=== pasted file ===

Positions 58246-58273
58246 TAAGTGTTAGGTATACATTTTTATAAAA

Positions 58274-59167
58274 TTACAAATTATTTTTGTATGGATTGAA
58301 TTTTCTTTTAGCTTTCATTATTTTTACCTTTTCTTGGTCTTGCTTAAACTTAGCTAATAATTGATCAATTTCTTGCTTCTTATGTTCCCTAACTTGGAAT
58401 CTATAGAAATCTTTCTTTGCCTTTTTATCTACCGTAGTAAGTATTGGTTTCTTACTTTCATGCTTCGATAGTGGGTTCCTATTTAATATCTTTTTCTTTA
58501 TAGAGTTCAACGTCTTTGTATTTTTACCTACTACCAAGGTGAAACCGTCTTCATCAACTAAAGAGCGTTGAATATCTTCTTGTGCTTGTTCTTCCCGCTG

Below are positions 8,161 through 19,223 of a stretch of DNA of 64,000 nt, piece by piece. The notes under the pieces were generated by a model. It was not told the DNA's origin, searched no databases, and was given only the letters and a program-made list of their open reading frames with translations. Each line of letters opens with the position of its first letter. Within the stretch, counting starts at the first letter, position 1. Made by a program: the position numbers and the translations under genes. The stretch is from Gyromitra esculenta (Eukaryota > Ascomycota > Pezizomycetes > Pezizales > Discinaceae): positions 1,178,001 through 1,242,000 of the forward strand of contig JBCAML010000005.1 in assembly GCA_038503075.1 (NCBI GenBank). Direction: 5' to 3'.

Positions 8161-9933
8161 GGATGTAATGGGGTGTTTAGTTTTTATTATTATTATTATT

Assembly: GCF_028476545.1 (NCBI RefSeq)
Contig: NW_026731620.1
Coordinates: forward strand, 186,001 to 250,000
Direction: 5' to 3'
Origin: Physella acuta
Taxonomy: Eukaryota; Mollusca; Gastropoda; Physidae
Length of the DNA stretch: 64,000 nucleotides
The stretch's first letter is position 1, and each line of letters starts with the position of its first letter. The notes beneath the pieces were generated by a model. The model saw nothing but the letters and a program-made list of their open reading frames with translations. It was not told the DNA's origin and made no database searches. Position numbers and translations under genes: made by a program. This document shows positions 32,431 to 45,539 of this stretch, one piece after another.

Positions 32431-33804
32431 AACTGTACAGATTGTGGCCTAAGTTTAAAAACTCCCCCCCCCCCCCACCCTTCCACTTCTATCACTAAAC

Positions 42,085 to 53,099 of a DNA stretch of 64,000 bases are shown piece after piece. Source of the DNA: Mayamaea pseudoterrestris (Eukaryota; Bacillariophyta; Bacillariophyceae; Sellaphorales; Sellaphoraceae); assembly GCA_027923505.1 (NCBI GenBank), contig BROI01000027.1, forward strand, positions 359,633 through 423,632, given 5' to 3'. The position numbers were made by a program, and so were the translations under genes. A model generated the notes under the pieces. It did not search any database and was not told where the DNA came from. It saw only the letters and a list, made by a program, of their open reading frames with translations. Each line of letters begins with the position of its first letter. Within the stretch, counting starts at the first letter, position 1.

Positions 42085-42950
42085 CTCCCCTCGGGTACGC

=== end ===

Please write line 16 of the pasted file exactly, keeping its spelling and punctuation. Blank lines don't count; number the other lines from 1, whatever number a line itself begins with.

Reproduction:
Taxonomy: Eukaryota; Mollusca; Gastropoda; Physidae